PensionBee, the UK’s leading online pension provider, is bringing together brilliant minds from across the UK’s “pentech” industry to challenge themselves to create an online concept that increases awareness of pension scams and how to protect against them.
On 29th November 2019, PensionBee has invited cross-company teams from some of the UK’s most ambitious digital pension platforms including Nutmeg, AgeWage and Smart Pension, to work with them to develop an engaging online solution to raise awareness of online scams, which last year saw victims lose an average of £82,000*.
The event, sponsored by Barclays Eagle Lab, will see participants from the companies’ technology, design, marketing and customer support departments combine their skills to deliver a unique set of ideas. The winning concept will be built by technology firm JMAN Group, with a view to making the product available to the public in early 2020.
Teams will be made up of representatives from all four companies and will be given six hours to develop their concept, which will be presented to a panel of expert judges including:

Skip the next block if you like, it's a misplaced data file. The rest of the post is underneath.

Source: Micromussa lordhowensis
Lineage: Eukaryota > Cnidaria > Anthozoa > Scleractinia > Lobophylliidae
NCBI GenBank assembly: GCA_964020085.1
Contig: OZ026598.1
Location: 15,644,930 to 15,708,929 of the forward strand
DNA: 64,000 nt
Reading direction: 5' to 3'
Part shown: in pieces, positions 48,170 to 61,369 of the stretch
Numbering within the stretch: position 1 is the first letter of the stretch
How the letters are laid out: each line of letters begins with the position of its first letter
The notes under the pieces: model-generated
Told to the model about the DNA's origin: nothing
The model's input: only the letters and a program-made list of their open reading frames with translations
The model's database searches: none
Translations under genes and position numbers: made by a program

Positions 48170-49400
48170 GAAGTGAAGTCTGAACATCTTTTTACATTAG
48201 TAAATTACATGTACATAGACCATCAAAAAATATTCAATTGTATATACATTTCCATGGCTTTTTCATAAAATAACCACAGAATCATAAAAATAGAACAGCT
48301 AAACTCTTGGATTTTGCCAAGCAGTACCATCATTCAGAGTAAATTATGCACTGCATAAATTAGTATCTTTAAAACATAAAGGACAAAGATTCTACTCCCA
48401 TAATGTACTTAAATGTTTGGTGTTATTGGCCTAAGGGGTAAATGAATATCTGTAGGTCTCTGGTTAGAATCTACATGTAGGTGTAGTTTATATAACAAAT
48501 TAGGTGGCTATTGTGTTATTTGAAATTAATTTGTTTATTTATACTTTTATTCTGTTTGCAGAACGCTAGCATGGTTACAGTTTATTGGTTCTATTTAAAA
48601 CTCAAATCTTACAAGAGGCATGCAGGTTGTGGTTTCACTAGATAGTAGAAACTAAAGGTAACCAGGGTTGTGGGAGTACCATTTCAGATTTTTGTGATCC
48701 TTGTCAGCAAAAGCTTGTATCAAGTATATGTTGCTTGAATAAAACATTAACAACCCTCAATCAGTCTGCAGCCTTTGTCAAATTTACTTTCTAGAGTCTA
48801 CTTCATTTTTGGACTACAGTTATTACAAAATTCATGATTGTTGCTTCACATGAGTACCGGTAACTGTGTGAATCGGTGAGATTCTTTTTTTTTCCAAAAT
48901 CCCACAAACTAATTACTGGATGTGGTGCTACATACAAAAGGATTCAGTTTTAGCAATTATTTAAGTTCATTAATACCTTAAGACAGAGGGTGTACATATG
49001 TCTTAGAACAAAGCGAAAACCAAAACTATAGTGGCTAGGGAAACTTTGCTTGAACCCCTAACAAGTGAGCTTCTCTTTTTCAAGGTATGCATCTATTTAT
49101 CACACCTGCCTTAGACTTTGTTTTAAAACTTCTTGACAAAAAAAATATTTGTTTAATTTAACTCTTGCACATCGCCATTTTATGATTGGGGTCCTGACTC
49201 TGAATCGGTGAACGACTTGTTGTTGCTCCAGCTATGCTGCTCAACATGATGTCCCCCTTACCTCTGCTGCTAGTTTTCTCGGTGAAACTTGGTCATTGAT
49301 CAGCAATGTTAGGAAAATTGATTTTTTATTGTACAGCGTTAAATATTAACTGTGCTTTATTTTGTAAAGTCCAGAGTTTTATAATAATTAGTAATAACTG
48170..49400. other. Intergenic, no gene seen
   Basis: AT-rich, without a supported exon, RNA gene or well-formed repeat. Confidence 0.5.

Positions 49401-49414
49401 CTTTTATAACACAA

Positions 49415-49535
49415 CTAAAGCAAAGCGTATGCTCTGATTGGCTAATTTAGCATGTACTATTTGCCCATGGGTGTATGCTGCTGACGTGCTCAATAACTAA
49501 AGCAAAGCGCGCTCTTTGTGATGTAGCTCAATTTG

• Michelle Cracknell CBE, former CEO of the Pensions Advisory Service;
• Margaret Snowdon OBE, President of the Pensions Administration Standards Association;
• Dominic Lindley, Member of the FSCP and former head of Which? Financial Services policy team; and
• Stephanie Baxter, The Telegraph’s Deputy Personal Finance Editor
The event is inspired by “Scams and Ladders”, an investment scams board game, created by Emily Rosenorn-Lanng and Dr Sally Lee of Bournemouth University’s National Centre for Post Qualifying Social Work and Professional Practice (NCPQSW), led by Professor Keith Brown.
Romi Savova, CEO at PensionBee, said:
“This event is the first of its kind and we are very excited to bring together some great minds within the industry to create imaginative ways to educate people about scams. Recent analysis by the FCA and Pensions Regulator has found that 63% of pension savers would be prepared to trust someone offering pensions advice out of the blue — one of the main signs of a scam. These staggering figures highlight the pressing need for wider awareness of this type of crime and we hope that the ideas generated by this event will encourage people to engage with their pensions, learn how to spot pension scammers, and significantly reduce the number of victims.”
*According to research by the Financial Conduct Authority and Pensions Regulator, 8 November 2019